We kick off with Wallwaker – it’s a bit of backwoods Iggy Pop boogie; imagine that character Ig plays in Dead Man just up and nailing the perfect Pop croon over a bit of Southern Culture on the Skids, say. Or even sitting in with an organ-less Deep Purple even. But that’s not representative of this album – even though it’s a fine-enough way to start. Next up we have a Dave Graney/Nick Cave-styled slice of nearly gothic; as if Shivaree had Doyle Bramhall on guitar and vocals. But that’s not representative of Doubled Exposure. Next up with have Bootlegging Blues, and just as the first few songs are all starting to make sense together – this one back to the Iggy-styled cool-charm croon, we’re hit with the nearly 10-minute instrumental Mandoria at Dawn. Here’s it’s as if Steve Gunn hooked up with an Allmans/Dominos tribute-styled jam-band. Oh it’s fucking awesome – but it doesn’t really belong on the same album as anything we heard previously.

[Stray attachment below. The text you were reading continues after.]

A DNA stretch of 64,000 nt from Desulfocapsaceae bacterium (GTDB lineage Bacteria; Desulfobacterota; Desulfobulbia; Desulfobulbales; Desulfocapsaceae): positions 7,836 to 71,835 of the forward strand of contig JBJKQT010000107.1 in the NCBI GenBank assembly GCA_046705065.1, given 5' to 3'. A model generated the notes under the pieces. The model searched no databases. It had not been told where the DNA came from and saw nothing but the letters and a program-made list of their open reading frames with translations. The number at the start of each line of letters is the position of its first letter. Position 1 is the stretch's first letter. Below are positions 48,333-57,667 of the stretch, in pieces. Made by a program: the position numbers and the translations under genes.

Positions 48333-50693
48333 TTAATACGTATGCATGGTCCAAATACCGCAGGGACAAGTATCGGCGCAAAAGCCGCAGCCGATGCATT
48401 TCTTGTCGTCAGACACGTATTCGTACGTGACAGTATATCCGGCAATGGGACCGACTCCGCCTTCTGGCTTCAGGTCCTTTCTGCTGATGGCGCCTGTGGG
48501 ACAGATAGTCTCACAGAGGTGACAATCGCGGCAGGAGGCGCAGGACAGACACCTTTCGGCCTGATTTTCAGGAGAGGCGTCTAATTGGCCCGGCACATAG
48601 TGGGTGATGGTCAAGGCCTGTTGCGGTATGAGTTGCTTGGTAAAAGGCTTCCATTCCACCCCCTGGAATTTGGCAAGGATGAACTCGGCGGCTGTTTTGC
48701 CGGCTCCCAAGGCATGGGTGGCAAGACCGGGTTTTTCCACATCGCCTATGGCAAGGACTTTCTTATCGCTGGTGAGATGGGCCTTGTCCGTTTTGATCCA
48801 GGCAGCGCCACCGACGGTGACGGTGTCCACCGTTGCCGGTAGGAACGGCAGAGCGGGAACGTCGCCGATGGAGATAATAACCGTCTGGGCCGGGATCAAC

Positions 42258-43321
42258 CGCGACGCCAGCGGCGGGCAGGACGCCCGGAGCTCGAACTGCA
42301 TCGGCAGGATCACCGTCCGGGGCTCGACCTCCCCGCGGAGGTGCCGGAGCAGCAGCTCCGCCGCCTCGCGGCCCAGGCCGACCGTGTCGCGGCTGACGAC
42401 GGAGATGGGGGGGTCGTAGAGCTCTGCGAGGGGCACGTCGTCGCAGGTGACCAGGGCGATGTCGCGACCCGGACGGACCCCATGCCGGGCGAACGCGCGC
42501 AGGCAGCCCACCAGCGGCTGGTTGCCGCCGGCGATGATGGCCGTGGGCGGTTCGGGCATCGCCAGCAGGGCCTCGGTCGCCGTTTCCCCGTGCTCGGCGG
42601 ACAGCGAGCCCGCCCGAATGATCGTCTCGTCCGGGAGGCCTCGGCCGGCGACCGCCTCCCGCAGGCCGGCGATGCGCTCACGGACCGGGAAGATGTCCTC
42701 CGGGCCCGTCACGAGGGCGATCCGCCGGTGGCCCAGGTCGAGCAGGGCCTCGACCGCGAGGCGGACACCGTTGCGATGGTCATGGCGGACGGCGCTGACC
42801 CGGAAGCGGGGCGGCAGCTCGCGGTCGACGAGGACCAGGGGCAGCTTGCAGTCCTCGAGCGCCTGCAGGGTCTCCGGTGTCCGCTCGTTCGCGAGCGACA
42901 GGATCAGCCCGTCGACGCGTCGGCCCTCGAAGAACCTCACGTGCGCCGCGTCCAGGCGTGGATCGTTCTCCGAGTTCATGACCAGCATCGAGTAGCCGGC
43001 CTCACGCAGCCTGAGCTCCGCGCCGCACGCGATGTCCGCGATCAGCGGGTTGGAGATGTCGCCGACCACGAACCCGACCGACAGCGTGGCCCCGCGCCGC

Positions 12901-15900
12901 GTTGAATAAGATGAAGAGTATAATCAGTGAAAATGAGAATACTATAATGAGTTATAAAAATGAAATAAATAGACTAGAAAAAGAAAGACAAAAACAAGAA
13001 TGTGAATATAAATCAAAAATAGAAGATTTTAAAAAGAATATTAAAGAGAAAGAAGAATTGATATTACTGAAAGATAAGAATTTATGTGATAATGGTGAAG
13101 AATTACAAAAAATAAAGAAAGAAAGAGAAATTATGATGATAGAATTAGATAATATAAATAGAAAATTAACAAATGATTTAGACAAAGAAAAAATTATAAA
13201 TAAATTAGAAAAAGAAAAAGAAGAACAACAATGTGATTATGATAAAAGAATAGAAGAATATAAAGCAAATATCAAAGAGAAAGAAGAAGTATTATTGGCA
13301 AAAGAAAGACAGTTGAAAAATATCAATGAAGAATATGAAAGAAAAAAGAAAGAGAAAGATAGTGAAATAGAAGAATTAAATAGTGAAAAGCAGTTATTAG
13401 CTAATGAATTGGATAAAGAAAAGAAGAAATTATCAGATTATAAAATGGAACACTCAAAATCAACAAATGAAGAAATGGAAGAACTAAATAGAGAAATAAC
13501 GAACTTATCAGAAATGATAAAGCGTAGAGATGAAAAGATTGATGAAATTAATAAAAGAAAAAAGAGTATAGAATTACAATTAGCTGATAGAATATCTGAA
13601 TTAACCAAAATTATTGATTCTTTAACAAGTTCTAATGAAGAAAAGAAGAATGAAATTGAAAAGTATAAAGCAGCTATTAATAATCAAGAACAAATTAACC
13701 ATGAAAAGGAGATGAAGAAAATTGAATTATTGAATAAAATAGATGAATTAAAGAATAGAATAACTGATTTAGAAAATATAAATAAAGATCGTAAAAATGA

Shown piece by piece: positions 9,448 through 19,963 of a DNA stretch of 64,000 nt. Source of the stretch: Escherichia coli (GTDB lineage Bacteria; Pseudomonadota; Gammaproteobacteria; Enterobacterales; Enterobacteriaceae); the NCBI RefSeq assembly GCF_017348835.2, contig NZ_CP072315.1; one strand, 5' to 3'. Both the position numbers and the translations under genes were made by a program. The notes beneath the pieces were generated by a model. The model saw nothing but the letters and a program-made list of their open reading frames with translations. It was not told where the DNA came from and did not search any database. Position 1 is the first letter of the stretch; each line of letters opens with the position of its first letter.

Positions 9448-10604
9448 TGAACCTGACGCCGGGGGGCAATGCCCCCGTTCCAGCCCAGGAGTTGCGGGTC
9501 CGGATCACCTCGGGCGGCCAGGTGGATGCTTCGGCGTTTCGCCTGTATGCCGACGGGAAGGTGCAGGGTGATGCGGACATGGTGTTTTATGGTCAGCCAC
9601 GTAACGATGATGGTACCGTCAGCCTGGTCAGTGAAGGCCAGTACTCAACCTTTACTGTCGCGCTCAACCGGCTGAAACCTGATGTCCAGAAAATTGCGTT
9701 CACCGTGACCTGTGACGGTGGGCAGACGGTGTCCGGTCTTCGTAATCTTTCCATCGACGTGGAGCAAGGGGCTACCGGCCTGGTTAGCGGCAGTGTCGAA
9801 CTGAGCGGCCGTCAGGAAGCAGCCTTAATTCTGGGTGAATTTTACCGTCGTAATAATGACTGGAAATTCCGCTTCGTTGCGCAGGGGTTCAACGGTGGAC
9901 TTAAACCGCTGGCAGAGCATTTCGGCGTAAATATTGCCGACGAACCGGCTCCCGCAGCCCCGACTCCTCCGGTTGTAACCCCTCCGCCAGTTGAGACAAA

Welcome then to the world – and work – of Dave Charles Shuford’s alter-ego D. Charles Speer and his band The Helix.
As soon as that big, loping, chewy, twisty-turning instrumental is over we get the smart-alecky charm-offensive of The Heated Hand, all parlour-games guitar and mild-exotica, twangy country guitars follow up on Red Clay Road; a rather wonderful slice of redneck Americana, were it not a pisstake. C’mon, it’s a pisstake right? Right?
I’m totally digging this album – but it’s a hard-sell on paper – you have to hear it. It’s as if a southern-preacher-styled character-gimmick has stepped up from that hard-sell 2-D world and onto the stage with a kick-ass jam-band that can shift gears from shadowy country-folk (the title track) to silly ole barmy-boogie oddities (Tough Soup).
Shit, it’s bloody good fun. And they nail it. A bit like an American version of the Coral Snakes more I think about it. Good. Good.